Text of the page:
Energy storage market, key players, new technologies and competitors

Several energy storage projects that were under construction early in the year reached commercial operation in 3Q 2016. New projects are being announced on a routine basis, and the global energy storage industry is continuing to explore different business cases that make energy storage systems (ESSs) profitable. Innovative applications like renewables integration and behind-the-meter (BTM) systems are becoming economically attractive, resulting in new geographic markets continuing to open up.

According to Navigant Research, lithium ion (Li-ion) batteries remain the leading form of storage for new projects worldwide, accounting for 83.0% of newly announced ESS capacity storage through 3Q 2016 (excluding pumped hydro storage). Li-ion batteries are the most popular technology for the growing distributed energy storage system (DESS) and BTM market segments.


Also notable within the market is the increase in announced projects utilizing flow batteries and hybrid battery systems. Hybrid systems are advantageous in that they can provide multiple services to the grid based on dynamic conditions and specific requirements. While market activity has picked up in a number of regions during 2016, North America remains the largest market for newly announced ESSs. An estimated 1,997.3 MW of new ESSs have been announced worldwide in 2016 so far, with approximately 15.8% coming from North America.

The role of systems integrator

As the energy storage industry continues developing, the role of the systems integrator is becoming more and more important. Integrators are responsible for maximizing the value of a system by enabling all available revenue streams to be captured, ensuring constant availability, and maximizing system life. Energy storage systems (ESSs) will increasingly be asked to serve different applications—ranging from short-duration and high-power ancillary services to long-duration time shifting of energy. Systems integrators are responsible for managing this complexity by designing systems that can provide the maximum value to both the grid and the system owners.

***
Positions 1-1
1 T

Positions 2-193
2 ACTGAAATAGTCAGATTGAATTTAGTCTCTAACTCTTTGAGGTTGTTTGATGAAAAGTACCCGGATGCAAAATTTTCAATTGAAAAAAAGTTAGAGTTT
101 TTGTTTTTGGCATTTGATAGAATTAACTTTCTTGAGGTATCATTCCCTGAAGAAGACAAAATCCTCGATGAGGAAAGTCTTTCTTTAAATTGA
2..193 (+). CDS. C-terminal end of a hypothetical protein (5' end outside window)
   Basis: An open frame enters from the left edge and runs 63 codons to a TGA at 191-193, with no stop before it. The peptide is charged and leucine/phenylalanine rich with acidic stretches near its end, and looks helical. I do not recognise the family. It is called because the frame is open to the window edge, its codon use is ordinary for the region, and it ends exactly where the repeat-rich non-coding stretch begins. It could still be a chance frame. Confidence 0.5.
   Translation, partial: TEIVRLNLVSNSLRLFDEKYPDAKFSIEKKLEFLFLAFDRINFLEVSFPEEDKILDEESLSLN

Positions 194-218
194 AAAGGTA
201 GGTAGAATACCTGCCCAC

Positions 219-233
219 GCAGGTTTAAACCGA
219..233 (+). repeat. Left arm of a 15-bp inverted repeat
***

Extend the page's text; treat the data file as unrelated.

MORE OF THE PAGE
An emerging trend in the utility-scale energy storage systems integration (ESSI) space is the growing diversity of the backgrounds of leading players. A new report from Navigant Research studies companies with backgrounds in renewable project development, utility ownership, electrical grid equipment and services, battery manufacturing, civil and electrical engineering services, and innovative energy management systems. According to the report top companies are: AES Energy Storage, RES, S&C Electric, Siemens, NEC Energy Solutions, Greensmith, LG CNS, Invenergy, GE Energy Storage and ABB.

Systems integrators emerging as leaders have leveraged their backgrounds to provide a range of flexible solutions that include full turnkey project development. Such a model allows for a more open approach to meeting the needs of various customers and is expected to allow a company’s business to scale rapidly.

Next-generation advanced battery companies

Despite the progress made by commercially available lithium ion (Li-ion), advanced lead-acid, flow, and molten salt batteries, the path toward the commercialization of new battery chemistries continues. Several new advanced battery chemistries are projected to become commercialized in the coming years. Meanwhile, motive transportation energy storage needs will be met by commercially available Li-ion batteries during the next decade. The majority of batteries for grid-tied stationary energy storage will be Li-ion, along with a mix of advanced lead-acid, flow, and sodium sulfur (NaS) batteries. Sales growth for pre-commercial next-generation advanced battery (NGAB) chemistries in both sectors is not expected to accelerate until 2021-2025.

Lithium solid-state (Li-SS) is anticipated to be the first new battery chemistry for the transportation sector, and advanced flow batteries will likely be the first new technology for the stationary energy storage sector. Companies working to commercialize NGAB technologies that partner with well-funded Li-ion battery technology companies and energy companies will be at a strategic advantage.

Navigant Research anticipates that those that show progress toward commercialization will likely receive investment or will be acquired by the current leading Li-ion companies. In 4-6 years, these established Li-ion battery technology companies will be well-positioned to add technologies to their manufacturing, supply chain, and sales channels.

According to Navigant Research the well-positioned companies are: Lockheed Martin Energy, Sion Power, Seeo, Solid Power, ESS Inc., 24M, Nohm Technologies, Sakti3, OXIS Energy and WattJoule.

Source: Navigant Research